I had an interesting conversation with a colleague recently. He used a good analogy for recent market action: imagine if you had been away from a trading screen for the last three months, you then came back and were asked where you thought EURUSD would be. What would you say?
Probably 1.1000/ 1.1800 maybe. You have seen all the negative comments and the Sovereign debt debacle spread its tentacles into Greece, then Portugal and Ireland and now maybe even Italy, so surely the euro had to decline, right? Well no, it’s higher than it was at the start of the year.
This is a good analogy for market action in recent months since it has been extremely difficult to make money. Sure there have been some trends: EURCHF, USDCHF, GBPCHF, but other crosses have simply bounced around. If you have suffered don’t think you have been alone, even major investment banks have found trading extremely difficult in recent months and second quarter earnings from trading floors are expected to be fairly weak.
So what can traders do when markets aren’t trending? The most important thing is to keep a diary. Firstly look at the markets. You need to study charts – hourly, daily, weekly and monthly are my favourites to get a good look at what the market is doing. Look at the longer time frames first and then work back towards the hourly, will help you to determine what is going on.
As an example, the long-term weekly chart for EURUSD suggests that the single currency is trading in a range, and 1.5000 seems to be forming a double top (Jan 2010 and June 2011 highs), this suggests the trend over the coming months could be lower. However, the daily chart looks like it is still in an uptrend.
Putting all of this together we can say that EURUSD may have peaked, and although the longer-term outlook is lower, it is not moving down in a straight line and is prone to bouts of strength.
Compare this with EURCHF. On a weekly, monthly and daily basis it looks like it has been falling off a cliff since peaking in 2007. The Swissie has had a storming few years and after trading above 1.6500 in 2007, it is now lingering around 1.1500 at the time of writing, and is ripe for another move lower.
So what can traders do? This is where technical indicators and pivot points in particular come in extremely useful. Let’s look at EURCHF first. My favourite indicators are moving averages, the relative-strength index (RSI) and the MACD – which is also an average of recent prices that is a good indicator of trend. On a weekly basis both the RSI and MACD look over-stretched on the downside. Indeed, the cross is below all of its major moving averages, which is another sign it could be oversold.
This makes sense since the pair is at record lows. However, on a shorter-term basis the indicators tell a different story. At the time of writing the daily indicator doesn’t look oversold, and the hourly indicator is only just turning over. Traders need to interpret these indicators carefully. If you rushed in and bought EURCHF just by looking at the monthly charts then you may expose yourself to losses. However, if you are aware that EURCHF is at record lows, yet look at the daily and hourly charts before you make your trading decision then you will be better informed that this pair may be about to enter a new epoch and EURCHF may reach 1.12, maybe even 1.10 in the coming weeks.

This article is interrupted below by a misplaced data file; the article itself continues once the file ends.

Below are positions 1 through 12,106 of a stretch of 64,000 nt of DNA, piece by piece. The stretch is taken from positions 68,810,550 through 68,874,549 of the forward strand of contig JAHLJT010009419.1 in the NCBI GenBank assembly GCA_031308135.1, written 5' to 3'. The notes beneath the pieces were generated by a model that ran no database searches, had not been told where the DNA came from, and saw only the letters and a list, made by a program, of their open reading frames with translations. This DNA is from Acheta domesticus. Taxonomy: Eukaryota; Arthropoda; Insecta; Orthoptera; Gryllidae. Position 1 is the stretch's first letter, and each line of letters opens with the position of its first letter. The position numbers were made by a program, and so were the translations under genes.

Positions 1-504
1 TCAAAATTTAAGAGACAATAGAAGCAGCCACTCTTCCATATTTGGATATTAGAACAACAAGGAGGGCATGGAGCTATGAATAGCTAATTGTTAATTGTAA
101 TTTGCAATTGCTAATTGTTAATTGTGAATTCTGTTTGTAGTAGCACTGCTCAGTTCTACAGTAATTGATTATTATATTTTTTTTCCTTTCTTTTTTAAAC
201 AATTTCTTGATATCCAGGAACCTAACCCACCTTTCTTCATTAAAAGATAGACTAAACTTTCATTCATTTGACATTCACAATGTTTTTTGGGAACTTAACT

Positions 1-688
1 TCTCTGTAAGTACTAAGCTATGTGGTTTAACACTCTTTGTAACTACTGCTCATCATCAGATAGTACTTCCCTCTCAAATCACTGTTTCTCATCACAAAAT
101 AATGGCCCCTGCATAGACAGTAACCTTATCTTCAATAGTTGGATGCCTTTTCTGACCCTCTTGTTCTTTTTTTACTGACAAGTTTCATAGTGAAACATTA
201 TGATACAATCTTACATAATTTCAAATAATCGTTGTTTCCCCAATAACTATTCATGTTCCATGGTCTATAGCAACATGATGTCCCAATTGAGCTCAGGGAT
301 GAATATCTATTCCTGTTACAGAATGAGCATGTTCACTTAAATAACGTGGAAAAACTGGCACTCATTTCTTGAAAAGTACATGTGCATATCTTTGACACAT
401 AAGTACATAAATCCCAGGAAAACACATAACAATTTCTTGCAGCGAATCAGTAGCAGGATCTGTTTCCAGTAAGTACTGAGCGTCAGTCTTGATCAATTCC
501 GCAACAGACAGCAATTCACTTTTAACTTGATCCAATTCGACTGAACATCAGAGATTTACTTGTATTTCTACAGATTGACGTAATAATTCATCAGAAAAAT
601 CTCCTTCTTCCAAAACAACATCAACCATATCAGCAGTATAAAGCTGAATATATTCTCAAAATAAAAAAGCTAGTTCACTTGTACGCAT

This works for currency pairs where there is a strong trend like the Swissie. However, what about when there is no trend like EURUSD? This is where you need to look at other indicators as the RSI and MACD may not be too helpful. When pairs are in ranges I often look at Fibonacci levels and pivot points. Both are good indicators of support and resistance and can help in determining short-term price ranges.
Let’s look at pivot points first. When there is no prevailing trend prices often fluctuate around the pivot point. If prices trade above or below the pivot this is considered a lead indicator. Pivot points also provide primary and secondary resistance levels, which can be used as good exit levels. Let’s say you saw EURUSD break above its current pivot point of 1.4104, you may look at the primary resistance level as a take profit level if you are a short term trader. In this instance you may think about exiting at 1.4256.
The reason to get out here is that at the point of primary resistance the risk of a reversal increases, especially in choppy, nervous markets like these.
The same is true for break out on the down-side; shorter-term traders would look for the primary support level, which may cushion a drop in the single currency. In this example it would be 1.4014.
Fibonacci’s are well-loved indicators that also act as support and resistance zones, and are beloved by traders in direction-less markets. Also known as Fibs they are essentially a pattern of numbers: when you add the previous two numbers you come up with the third number.
It’s useful for traders since often markets including stocks and FX will pull-back or retrace a certain percentage of a prior price move before continuing with the prevailing trend. The main Fib levels are 38.2%, 50% and 61.8%. EURUSD may slide back to a certain Fib level and then continue its uptrend as it did at 1.4000 – a key support zone and the 38.2% retracement of the August low to the early May high. If it was to convincingly fall below this level then it may signal the start of a more protracted move lower.
No technical indicator is a perfect tool but they are useful guides. When you feel overwhelmed by the amount of news coming at you and contradictory headlines; Bernanke said this, Bernanke said that, then they can be a good tonic to clear your mind and boost your trading successes.
Kathleen Brooks can be contacted at Forex.com